A minor degree is available to matriculating UC Berkeley students upon successful completion of five journalism courses.

The academic requirements for the certificate are identical to the requirements for the journalism minor, but the certificate is available to non-Berkeley students only. Like the minor, the certificate represents a standard of achievement that is recognized by employers.

There are no prerequisite courses for enrollment in summer journalism.

Both the minor and the certificate require the successful completion two core courses in Session A and three electives in Session D, for a total of 15 units of credit.

Yes. Students may complete the minor or certificate in one summer or multiple summers.

No, but students are expected to bring an iPhone or Android phone with working audio, video, and photography capability.

This is a writing-based curriculum that also demands plenty of class participation. All students must demonstrate reasonable fluency in written and spoken English.

Students must receive a "C" or better in each of five courses in order to qualify for the minor or certificate.


That decision is up to the student's home college or university.

No. Students intending the minor or certificate cannot opt out of the required courses.

Enrollment opens in early February for Berkeley students and 2 weeks later for visitors, but you may begin shopping for courses now.

Important Dates

February 01: UC Berkeley Students and All UC Students
February 15: Visitors and International Students

May 22: Session A
July 03: Session D

June 30: Session A
August 11: Session D

August 23

What Students Are Saying...

Thank you for a summer to remember and for this opportunity! I'm glad I was able to take advantage of this program before my senior year at Cal.

As a political science major, I have found that the journalism courses have taught me how to concisely articulate information on politics when people ask me questions.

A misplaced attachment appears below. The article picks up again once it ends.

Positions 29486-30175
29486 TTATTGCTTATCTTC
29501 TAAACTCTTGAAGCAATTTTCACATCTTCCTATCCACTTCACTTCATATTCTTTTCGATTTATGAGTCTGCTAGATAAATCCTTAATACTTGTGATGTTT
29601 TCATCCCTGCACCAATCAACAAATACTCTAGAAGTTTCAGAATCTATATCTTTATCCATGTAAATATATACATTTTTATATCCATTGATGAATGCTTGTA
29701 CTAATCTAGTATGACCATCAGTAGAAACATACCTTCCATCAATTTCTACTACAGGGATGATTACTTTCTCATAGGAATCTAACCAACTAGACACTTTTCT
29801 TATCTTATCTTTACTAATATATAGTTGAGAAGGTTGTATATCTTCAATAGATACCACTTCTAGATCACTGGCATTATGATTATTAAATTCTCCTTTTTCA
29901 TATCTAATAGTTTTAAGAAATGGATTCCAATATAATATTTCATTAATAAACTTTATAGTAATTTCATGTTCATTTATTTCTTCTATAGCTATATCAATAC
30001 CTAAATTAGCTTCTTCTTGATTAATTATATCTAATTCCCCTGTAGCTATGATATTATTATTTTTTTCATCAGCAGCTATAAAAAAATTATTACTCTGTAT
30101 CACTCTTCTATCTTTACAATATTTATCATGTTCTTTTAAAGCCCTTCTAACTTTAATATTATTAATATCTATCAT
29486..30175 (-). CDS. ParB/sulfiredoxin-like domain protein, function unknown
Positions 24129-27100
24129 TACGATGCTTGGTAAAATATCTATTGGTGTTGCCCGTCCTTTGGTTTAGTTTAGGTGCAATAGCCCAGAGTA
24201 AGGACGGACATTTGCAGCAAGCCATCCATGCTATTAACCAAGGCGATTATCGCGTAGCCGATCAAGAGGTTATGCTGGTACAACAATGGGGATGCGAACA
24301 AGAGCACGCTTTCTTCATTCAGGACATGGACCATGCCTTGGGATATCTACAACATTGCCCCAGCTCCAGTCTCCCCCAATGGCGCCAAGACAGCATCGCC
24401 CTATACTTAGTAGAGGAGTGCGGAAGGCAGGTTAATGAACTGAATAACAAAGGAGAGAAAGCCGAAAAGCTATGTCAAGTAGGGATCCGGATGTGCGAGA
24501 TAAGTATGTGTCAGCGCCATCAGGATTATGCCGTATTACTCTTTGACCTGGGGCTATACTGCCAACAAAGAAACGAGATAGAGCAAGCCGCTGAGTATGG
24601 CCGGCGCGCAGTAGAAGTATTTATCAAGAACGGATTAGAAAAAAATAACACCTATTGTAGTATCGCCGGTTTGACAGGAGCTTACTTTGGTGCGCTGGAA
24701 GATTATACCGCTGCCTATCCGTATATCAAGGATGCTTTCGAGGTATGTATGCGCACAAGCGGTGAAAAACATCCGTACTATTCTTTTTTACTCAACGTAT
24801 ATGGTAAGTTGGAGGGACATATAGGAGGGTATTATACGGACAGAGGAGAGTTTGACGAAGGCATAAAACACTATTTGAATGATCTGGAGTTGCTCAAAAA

Gives international students more time to learn new skills and digest them, as well as get used to the American media system.

My communication skills improved greatly! In fact, I believe the multi- media story I worked on in J110 helped me obtain a job at a non- profit that focuses on helping non-citizens.
I have become a better writer and learned how to effectively voice my views. Furthermore I thoroughly enjoyed the multimedia classes with the focus on Adobe Premiere and Photoshop.
I am a media studies major so the production aspect of digital communication can complement the theoretical approach of the media studies program at Berkeley.
The great professors! It was amazing to gain from the J school's professors experience. They were great!

Contact Us

Got Questions?

Got questions on what courses to take, what professors to seek out, or how to succeed in the summer journalism minor?

Write us at:

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Summer Journalism Minor Program

Room B1 - North Gate Hall
University of California
Berkeley, CA 94720

David Thigpen

Daniel Marquez